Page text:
We also have evidence that when young Asian people experience mental distress, they don’t feel that they can tell anyone. Mental distress is not commonly talked about in Asian cultures. They don’t want to tell their parents because they don’t want them to worry; and often when they do tell their parents, they refuse to let them receive help because of their fear of being discriminated against. Sometimes their parents don’t even want to talk about their mental distress with them in private– they feel more comfortable not seeing it, and not acknowledging it. Other people outside the family aren’t supposed to know. There’s a lot of hidden issues.
These young Asian people really need to have an outlet to talk to someone and share their feelings, so we wanted You Are Not Alone to give them a platform to do that."
Q: What inspired you to do an animation?
A: "It’s a generalisation, but – Asians really like cute things! Soft toys, manga, we really like animations. Throughout Asia, animations are a big thing because of the influence of Japanese culture.
Animations are also universal, and really easy to relate to. It’s a challenge to communicate in seven different languages – and it’s impossible to feature people that all backgrounds will identify with, but an animation works for them all!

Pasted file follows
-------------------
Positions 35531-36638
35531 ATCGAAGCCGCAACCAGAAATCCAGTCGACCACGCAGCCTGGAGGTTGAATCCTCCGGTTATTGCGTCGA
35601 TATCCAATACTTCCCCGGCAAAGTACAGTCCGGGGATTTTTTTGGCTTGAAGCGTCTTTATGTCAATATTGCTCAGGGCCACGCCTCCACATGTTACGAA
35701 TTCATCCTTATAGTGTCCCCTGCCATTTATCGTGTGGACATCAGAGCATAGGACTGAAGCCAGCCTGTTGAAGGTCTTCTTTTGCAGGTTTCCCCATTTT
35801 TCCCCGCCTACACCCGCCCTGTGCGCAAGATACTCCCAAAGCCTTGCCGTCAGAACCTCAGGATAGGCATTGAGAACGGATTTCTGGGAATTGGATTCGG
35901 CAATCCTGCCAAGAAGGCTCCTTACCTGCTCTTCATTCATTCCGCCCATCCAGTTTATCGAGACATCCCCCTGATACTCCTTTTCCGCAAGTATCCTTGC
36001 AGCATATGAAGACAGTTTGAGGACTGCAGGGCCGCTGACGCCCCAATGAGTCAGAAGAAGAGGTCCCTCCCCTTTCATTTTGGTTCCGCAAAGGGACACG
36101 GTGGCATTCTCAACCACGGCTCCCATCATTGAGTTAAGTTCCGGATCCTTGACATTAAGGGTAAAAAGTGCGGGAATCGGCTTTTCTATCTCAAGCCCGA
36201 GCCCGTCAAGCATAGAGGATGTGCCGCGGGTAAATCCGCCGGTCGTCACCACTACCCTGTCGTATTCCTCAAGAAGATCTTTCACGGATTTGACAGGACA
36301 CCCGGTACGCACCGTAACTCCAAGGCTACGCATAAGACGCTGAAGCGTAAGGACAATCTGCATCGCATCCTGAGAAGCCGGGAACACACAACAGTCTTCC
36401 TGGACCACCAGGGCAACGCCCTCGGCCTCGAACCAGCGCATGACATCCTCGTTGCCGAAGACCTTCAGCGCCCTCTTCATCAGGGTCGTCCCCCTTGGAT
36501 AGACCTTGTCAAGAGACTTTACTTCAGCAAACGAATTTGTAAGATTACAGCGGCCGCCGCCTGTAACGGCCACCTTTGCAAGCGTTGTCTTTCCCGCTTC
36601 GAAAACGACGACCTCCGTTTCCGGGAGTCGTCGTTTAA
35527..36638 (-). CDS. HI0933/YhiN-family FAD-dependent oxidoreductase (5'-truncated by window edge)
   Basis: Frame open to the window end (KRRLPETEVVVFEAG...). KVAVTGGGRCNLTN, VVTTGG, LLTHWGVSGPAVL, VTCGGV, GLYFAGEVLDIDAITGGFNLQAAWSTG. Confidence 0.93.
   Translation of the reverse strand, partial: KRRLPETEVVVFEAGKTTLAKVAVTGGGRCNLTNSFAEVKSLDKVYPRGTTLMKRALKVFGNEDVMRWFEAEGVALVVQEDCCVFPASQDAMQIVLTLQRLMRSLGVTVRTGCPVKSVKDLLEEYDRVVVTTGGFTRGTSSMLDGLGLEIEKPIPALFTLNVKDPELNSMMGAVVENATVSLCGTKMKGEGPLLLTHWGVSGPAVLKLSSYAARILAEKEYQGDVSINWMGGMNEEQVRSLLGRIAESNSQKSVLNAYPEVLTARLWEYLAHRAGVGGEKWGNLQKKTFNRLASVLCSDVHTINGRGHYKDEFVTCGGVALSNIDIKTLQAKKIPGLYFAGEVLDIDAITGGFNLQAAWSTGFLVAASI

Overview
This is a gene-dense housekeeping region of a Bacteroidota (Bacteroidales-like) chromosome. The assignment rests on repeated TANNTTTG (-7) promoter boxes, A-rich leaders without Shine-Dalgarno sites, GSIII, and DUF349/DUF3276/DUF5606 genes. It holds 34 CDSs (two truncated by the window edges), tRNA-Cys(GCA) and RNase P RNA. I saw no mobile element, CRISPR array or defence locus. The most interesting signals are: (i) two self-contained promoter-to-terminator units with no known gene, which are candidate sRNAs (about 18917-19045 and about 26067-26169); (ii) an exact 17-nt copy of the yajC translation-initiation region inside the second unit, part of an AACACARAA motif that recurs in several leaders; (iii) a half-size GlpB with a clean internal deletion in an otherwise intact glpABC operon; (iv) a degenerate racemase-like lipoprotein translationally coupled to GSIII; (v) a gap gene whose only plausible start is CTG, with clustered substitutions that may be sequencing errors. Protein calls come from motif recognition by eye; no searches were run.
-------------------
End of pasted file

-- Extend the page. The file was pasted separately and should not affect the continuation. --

The other reason we used animation is because loneliness and social isolation can be hard topics, and animations are a relaxed and fun way to tell people they are not alone."
Q: What inspired you to develop a poster with a QR code? Tell us more about how the poster and videos work together.
A: "We’re so proud to provide resources in seven different languages – but it was impossible to have seven different languages in a poster! We needed to develop something really innovative that would drive people from the posters to the videos.
We knew our Asian audiences used technology often, owned cellphones and had good access to data so it made sense to use a QR code, which they are already familiar with, on the posters. They could then scan the QR code and watch the videos from there."
Q: A lot of the animations show facts and figures about people who live with mental distress. Why do you think myth-busting is important to reduce prejudice and discrimination?
A: "There is a lot of misunderstanding about mental distress and these misunderstandings lead to fear, which in turn drives people to discriminate against others with those experiences.